Rituals generate identity and continuity through a process of repeated citation, though embedded within that process of citation is the necessary possibility of transformation. Rituals may be reinvented and transformed, and the identities and beliefs that they anchor are similarly fungible. In Fae Myenne Ng’s novel, for instance, Leon’s status as a paper son means he has spent the past fifty years living a fiction, inhabiting another man’s identity. One of his most valued possessions is a suitcase full of papers, including official documents, letters, newspaper clippings, and even countless rejection notices. The narrator explains that Leon’s collection reflects a ‘tradition of honouring paper, how the oldtimers believed all writing was sacred’, but also, more simply, it illustrates the fact that ‘Leon kept things because he believed time mattered. Old made good.’ Yan Lianke’s Marrow similarly focuses on the ways in which ritual and tradition offer the possibility of self-invention.

Virtually none of the characters in Marrow is given an actual name, and instead they are identified by their kinship status: for instance, Eldest Daughter, Second Daughter, and so forth. The son is referred to as either Fourth Idiot, Fourth Son, or Fourth Babe, depending on the context. The parents are both identified by the family’s surname, You, with the father also given the name ‘Stone’ (shitou) and the mother, for reasons never explained in the text, consistently referred to as ‘Fourth Wife You’ (You sipo). The original Chinese title of the novella, meanwhile, is Balou tiange, which could be translated as ‘sky songs of the Balou Mountains’. For this edition, however, we have re-titled the work Marrow, in recognition of the degree to which the story, like Fae Myenne Ng’s novel, pivots around the concept of ‘blood and bones’.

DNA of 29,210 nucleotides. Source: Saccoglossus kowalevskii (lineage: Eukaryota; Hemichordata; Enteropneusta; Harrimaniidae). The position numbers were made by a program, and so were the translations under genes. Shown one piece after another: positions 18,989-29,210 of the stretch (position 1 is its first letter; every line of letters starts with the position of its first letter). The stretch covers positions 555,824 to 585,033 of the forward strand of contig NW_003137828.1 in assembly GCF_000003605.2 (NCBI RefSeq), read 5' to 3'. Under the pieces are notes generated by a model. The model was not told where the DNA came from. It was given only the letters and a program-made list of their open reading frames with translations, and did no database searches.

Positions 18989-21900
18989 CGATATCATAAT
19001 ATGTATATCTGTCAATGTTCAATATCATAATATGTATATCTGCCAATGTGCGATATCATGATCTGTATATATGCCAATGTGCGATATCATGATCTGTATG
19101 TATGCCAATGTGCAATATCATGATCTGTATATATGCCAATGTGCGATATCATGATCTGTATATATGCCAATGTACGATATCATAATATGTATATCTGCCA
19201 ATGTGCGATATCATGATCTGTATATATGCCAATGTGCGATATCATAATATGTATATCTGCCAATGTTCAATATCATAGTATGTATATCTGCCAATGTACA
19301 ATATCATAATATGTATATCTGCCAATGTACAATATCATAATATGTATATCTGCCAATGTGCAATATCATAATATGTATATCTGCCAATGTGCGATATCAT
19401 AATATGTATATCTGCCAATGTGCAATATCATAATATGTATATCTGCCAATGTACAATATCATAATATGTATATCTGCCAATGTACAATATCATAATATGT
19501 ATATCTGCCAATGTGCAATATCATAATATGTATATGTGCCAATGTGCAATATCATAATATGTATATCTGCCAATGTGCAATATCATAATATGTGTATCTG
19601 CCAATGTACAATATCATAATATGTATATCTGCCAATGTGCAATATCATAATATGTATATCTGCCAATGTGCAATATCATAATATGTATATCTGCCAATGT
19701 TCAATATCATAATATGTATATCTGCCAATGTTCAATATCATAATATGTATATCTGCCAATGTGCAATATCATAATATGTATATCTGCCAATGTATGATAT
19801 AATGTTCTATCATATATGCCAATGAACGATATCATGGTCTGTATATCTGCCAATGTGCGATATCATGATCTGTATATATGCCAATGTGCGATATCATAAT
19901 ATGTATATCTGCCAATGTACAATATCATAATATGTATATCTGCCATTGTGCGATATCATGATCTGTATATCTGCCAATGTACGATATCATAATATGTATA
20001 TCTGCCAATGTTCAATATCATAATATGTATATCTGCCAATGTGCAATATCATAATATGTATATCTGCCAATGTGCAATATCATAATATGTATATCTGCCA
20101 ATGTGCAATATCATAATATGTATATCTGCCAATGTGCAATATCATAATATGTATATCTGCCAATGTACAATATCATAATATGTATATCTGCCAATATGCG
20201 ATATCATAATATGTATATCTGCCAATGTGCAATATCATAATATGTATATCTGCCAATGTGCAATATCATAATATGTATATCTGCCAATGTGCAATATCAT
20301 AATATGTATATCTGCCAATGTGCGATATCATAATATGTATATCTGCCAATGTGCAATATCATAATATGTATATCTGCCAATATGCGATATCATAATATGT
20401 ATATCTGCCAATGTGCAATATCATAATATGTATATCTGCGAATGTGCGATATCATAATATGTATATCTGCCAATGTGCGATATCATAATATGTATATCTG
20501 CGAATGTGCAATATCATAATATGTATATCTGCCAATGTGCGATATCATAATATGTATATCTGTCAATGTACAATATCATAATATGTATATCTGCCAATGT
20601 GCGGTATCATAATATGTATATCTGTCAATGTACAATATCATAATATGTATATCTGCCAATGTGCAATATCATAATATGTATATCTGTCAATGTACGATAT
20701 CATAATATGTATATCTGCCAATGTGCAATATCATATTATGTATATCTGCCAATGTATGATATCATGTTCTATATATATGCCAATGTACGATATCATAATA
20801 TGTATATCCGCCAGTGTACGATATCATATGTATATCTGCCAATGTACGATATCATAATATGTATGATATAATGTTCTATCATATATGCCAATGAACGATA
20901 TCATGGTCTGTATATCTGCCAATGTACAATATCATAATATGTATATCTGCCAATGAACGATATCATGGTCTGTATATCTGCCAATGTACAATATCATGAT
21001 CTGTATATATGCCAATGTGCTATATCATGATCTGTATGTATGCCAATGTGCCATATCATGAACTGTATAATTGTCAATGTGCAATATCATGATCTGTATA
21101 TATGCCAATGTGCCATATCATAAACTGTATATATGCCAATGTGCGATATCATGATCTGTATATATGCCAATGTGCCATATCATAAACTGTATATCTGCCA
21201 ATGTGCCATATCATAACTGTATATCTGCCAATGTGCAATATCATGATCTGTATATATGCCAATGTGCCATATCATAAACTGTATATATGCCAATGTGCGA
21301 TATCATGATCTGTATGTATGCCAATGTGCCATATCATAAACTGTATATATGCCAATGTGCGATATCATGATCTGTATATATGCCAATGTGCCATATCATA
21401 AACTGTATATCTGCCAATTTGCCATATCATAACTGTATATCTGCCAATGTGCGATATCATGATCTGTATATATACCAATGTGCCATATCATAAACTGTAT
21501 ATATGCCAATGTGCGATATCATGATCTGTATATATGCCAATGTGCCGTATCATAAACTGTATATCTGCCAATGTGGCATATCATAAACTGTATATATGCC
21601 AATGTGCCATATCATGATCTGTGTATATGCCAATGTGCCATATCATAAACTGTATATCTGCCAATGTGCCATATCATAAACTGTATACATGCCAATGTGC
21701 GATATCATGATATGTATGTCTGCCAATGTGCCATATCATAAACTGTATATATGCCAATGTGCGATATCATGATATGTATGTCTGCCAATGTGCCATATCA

Carlos Rojas, 2015

Chapter One

The entire world smelled of autumn.

The fall harvest season arrived before you knew it. In the mountains, the sweet smell of corn was so thick it would stick in your throat. Drop by drop, the autumn light streamed down onto the roofs of houses, onto the tips of grass, and onto the hair of the peasants out working in the fields. This sunlight, shimmering like agate, illuminated the entire village.

It illuminated the entire mountain ridge.

It illuminated the entire world.

It was a bountiful harvest. During this period of the year, a dry spell would usually be followed by a flood, and by the time the corn was ready for pollination, the balance of sun and rain would be perfect. Down in the plains the harvest was meagre, while up in the mountains it was extraordinary. The ears of corn were almost as thick as a man’s leg, leaving the stalks doubled over like a hunchback. A few of the stalks were broken and lying on the ground, struggling to grow. You Village, often called Four Idiots Village, consisted of a few hills, and had abundant harvests. Between the white dew and the autumn equinox – which is to say, between the fifteenth and the sixteenth solar terms – people began harvesting corn. All the land belonging to the family of Fourth Wife You was on the mountain ridge furthest from the village. During previous years’ land reallocations, all of the families in the village felt that this field was too far away. The village chief told Fourth Wife You that if her idiot children wanted ...